Two of the homes have atriums; one has a courtyard. Two homes have flat roofs. One boasts rare steep central gables. The original exteriors remain visually unchanged and the homes are structurally intact. Residents include a German-born designer—she and her husband are self-professed “Bauhaus design freaks” who loves living in an Eichler neighborhood for much the same reason her West Coast counterparts do. They fell in love with and bought their house for $475,000 at the peak of the market, then began restoring its interior to accommodate modern life while preserving its architecture.
Their neighbors have also restored their home after diligently studying the many Eichler house plans available online in a five-year project whose goal was to create “a New York version of Palm Springs.” Though New York doesn’t have the network of contractors and suppliers available to East Coasters who want to live the Eichler lifestyle, the Eichler neighbors share knowledge and collaborate on restoration efforts. One of the homes isn’t just a modern icon, it’s a “smart house,” with heat, lighting, and electronics controlled wirelessly using a remote or mobile phone—convenient for a vintage hard-to-wire Eichler home. This latter work is also currently for sale, asking $490,000.
Homes designed for California weather–constructed with very little insulation just as their West Coast counterparts had been—do present a challenge on the East Coast. Residents bear the burden of sky-high heating bills in winter (though they still eschew double-glazed windows, fearing they would ruin “the whole Eichler look”).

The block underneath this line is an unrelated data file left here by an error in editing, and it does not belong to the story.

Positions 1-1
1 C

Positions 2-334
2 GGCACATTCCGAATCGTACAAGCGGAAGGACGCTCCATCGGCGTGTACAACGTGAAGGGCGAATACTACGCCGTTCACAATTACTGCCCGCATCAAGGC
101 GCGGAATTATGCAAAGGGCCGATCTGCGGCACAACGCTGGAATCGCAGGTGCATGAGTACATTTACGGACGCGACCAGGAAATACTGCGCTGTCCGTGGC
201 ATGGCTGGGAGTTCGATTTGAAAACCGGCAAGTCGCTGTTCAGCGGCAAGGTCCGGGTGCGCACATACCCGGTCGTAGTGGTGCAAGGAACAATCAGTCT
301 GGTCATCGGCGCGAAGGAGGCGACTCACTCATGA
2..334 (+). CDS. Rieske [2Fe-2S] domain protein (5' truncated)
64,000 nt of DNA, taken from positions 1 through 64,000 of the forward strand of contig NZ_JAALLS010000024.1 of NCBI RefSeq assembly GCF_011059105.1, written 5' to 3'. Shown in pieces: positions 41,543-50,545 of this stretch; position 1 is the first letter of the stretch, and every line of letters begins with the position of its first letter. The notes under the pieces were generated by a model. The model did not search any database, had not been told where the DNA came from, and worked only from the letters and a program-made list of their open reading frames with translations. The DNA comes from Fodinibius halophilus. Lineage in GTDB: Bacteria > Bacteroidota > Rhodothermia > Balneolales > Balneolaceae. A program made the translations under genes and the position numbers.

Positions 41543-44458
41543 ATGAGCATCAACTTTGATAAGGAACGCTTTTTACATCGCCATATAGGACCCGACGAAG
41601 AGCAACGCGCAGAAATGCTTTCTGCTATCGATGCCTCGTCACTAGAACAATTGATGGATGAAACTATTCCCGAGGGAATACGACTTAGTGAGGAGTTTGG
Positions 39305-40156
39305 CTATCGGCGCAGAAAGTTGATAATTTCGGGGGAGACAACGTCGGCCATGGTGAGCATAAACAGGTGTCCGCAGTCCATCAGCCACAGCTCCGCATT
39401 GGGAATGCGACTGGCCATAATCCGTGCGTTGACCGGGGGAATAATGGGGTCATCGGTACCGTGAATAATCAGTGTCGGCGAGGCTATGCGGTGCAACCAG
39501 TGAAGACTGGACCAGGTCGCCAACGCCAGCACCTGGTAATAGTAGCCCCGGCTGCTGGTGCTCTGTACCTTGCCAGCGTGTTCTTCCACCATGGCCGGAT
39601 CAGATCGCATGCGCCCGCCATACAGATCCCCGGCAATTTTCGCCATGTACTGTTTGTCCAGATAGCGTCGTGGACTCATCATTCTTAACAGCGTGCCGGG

An Eichler home at 8199 Hansom Drive in Oakland, California
Find out more about these timeless modern icons:
Reference, NY Eichlers: “Eastward Ho,” Eichler Network/CA Modern
A documentary film by Monique Lombardelli, “People in Glass Houses–The Legacy of Joseph Eichler,” profiles the Eichler story and interviews residents of Eichler homes in communities like Walnut Creek and Palo Alto. The film features rare footage of Joseph Eichler and his architects as well as interviews with his son, Ned Eichler.
If you’re looking for your own Eichler, one of the three rare Rockland County homes is currently for sale.
Eichler Network offers resource lists for blueprints and construction professionals who work on Eichler homes as well as forums to discuss ways to restore, modernize and rebuild.